Brian Ashton: Cooper is Wallabies' Maradona and can set the World Cup alight

Tackling the issues

Candidates for team of the week? Exeter, triumphant on their Premiership debut, were certainly among them, having sent notice to the rest of the top flight that Sandy Park will be no holiday zone this season.

Northampton, comprehensive winners in their derby contest with Leicester, also caught the eye – especially in the front row, where Soane Tonga'uiha, Dylan Hartley and Brian Mujati delivered excellent performances in both tight and loose. Had Stephen Myler been in any sort of kicking form, they would have put 40 points past the meanest defence in the country.

But I hope enthusiastic followers of the club game in England will forgive me if I nominate the Wallabies as the pick of the bunch. Their Tri-Nations victory over the Springboks in Bloemfontein was one of those high-scoring affairs increasingly in evidence on the far side of the Equator: they just about shaded the decision in an 80-point encounter, even though Victor Matfield, the South African lock, made the play of the game with a barely credible run/chip/off-load routine to create a try for Jaque Fourie. (If I'm honest, I can't remember Nigel Redman pulling that sort of stunt during our time together at the Recreation Ground in Bath!) I'll say here and now that the Australians will pose a definite threat at next year's World Cup.

They are playing a challenging brand of rugby that is confrontational in all the right ways: quick-thinking, ambitious, unfailingly positive. Judging by the number of quick throws they take, they must spend less time practising line-outs than anyone in the international game. As for their scrum, the subject of much derisive comment when England toured down there in June... well, it has improved out of all recognition in the space of a few weeks. Benn Robinson's return at loose-head prop has made a big difference, and with the hooker Stephen Moore back in business alongside him, they are far more combative in this department.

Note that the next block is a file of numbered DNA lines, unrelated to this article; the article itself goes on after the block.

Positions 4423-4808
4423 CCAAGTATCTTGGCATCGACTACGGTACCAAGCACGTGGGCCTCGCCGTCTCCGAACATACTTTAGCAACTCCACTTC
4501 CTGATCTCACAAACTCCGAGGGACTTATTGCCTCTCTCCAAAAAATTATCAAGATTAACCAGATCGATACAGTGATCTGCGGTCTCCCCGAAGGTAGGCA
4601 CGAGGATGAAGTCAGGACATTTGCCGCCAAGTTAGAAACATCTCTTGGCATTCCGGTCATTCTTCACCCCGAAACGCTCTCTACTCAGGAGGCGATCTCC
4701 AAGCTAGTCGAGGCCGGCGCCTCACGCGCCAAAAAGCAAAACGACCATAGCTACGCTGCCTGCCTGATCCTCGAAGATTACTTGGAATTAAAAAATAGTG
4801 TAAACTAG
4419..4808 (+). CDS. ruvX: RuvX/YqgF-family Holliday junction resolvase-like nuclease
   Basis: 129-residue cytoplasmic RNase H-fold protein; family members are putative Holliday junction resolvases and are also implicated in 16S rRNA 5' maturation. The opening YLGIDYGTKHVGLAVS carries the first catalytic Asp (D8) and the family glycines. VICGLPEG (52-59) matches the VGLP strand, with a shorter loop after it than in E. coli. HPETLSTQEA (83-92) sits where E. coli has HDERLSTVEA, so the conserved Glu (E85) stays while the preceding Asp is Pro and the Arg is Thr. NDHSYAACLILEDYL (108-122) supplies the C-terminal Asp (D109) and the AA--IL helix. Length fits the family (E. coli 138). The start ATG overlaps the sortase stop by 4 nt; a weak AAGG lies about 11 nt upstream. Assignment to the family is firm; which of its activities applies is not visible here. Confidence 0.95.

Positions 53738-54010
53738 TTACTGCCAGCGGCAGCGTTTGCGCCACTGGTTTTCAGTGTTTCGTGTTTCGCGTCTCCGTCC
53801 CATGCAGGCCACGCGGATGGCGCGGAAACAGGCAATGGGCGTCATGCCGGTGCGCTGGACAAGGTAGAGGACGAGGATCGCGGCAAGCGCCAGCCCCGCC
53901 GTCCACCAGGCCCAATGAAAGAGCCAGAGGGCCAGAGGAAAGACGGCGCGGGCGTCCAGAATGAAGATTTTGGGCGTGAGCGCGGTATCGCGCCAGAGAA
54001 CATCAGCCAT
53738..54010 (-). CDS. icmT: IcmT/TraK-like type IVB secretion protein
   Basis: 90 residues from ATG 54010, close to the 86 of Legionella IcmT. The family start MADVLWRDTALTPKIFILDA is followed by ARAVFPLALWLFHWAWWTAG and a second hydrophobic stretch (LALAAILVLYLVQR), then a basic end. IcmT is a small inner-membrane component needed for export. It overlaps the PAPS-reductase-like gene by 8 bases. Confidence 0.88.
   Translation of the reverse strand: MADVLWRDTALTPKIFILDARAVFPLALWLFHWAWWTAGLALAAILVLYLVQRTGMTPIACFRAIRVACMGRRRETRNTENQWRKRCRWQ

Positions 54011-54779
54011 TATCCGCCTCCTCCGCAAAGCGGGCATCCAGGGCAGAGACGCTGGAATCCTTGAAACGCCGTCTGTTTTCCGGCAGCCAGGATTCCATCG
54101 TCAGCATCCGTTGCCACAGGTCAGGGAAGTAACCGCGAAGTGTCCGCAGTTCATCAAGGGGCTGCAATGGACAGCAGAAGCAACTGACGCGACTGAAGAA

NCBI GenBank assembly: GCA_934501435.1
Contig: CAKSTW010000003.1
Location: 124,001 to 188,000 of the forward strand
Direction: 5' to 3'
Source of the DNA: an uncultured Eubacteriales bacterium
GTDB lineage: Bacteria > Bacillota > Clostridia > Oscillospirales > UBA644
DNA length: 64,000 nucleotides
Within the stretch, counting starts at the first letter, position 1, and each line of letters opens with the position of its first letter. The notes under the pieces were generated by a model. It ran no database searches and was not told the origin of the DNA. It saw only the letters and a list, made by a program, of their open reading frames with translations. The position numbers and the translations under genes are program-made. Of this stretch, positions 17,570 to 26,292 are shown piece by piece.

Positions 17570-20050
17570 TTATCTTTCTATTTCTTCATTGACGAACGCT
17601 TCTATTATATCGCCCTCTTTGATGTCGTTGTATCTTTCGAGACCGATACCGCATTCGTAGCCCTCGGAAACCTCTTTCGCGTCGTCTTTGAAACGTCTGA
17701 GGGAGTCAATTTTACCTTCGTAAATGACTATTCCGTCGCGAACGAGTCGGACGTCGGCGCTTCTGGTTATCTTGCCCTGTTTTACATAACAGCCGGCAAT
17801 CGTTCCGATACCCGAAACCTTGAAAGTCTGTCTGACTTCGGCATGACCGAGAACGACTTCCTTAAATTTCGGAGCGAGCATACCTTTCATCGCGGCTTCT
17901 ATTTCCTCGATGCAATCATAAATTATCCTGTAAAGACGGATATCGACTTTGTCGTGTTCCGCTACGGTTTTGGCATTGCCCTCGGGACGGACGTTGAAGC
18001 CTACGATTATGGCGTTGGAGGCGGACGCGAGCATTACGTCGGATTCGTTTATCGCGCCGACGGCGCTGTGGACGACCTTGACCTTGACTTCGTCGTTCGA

Together with the lock Mark Chisholm, these individuals have brought a different level of physicality to the Wallaby act up front. They were certainly prepared to mix it with the Boks in the loose – never the easiest way of spending an afternoon – and with two or three key forwards still working through their rehabilitation after serious injury, there is surely more to come.

The point is this: if the Wallaby pack can provide a reasonably steady supply of decent possession, there is a man in midfield who can maximise its value. I'm not talking of Matt Giteau on this occasion. My man of the moment is Quade Cooper, who has everyone dancing to his tune right now. He's not quite a one-man show – to describe him in those terms would be unfair to a number of other vibrant backs – but the outside-half boasts a skill-set that puts him in the "nightmare" category as far as opposition defences are concerned.

He's not the greatest tackler in the world, and this one weakness would render him off-limits in the eyes of many international selectors. But Robbie Deans, the Wallaby coach, prefers to see the good things in his resident maverick, and his decision to persevere with him is beginning to pay very handsome dividends. Cooper is one of those rare instinctive sportsmen who not only have the ability to make the ball talk, but also have a sixth sense when it comes to weighing up a situation in a split second and picturing all the possibilities. He reminds me of a brilliant attacking midfield player in football – one of those Diego Maradona types blessed both with 360-degree vision and the weaponry to make it count.

Cooper is impossible to second-guess. What is more, he has the mental toughness that separates the best from the rest. He places great demands on himself, choosing to play right up there in the firing line, where he can see the whites of his opponents' eyes. Even when things go wrong for him, as they occasionally must for someone playing rugby this way, he has the confidence and strength of character to keep doing what he does. It does not occur to him to seek a hiding place, and that makes him special.

To my mind, Deans has handled him brilliantly. And remember, Cooper is still relatively inexperienced at Test level. As he closes in on his first World Cup, there will be fewer off-days and an increasing number of sensational ones. In 12 months' time, when it really matters, we'll be counting him among the two or three most dangerous players in the sport.

Short and sweet is training mantra

I was interested to read the thoughts of the Bath prop David Flatman in his Independent on Sunday column last weekend. He told how the training at Bath had become shorter, sharper and more intense, rarely lasting more than an hour. There is clear value in this. The All Blacks abandoned long, drawn-out sessions years ago, largely because they were utterly irrelevant to rugby as it is played on match day. For too many years, too many coaches have trotted out the same old stuff, keeping their players on the practice pitch "until they get it right". It's nonsense. A game lasts 80 minutes, and when the final whistle goes, that's your lot: no second chances, no having another shot at it, no "getting it right before we go". Training should always reflect match situations. Anything else is pointless.

PROMOTED VIDEO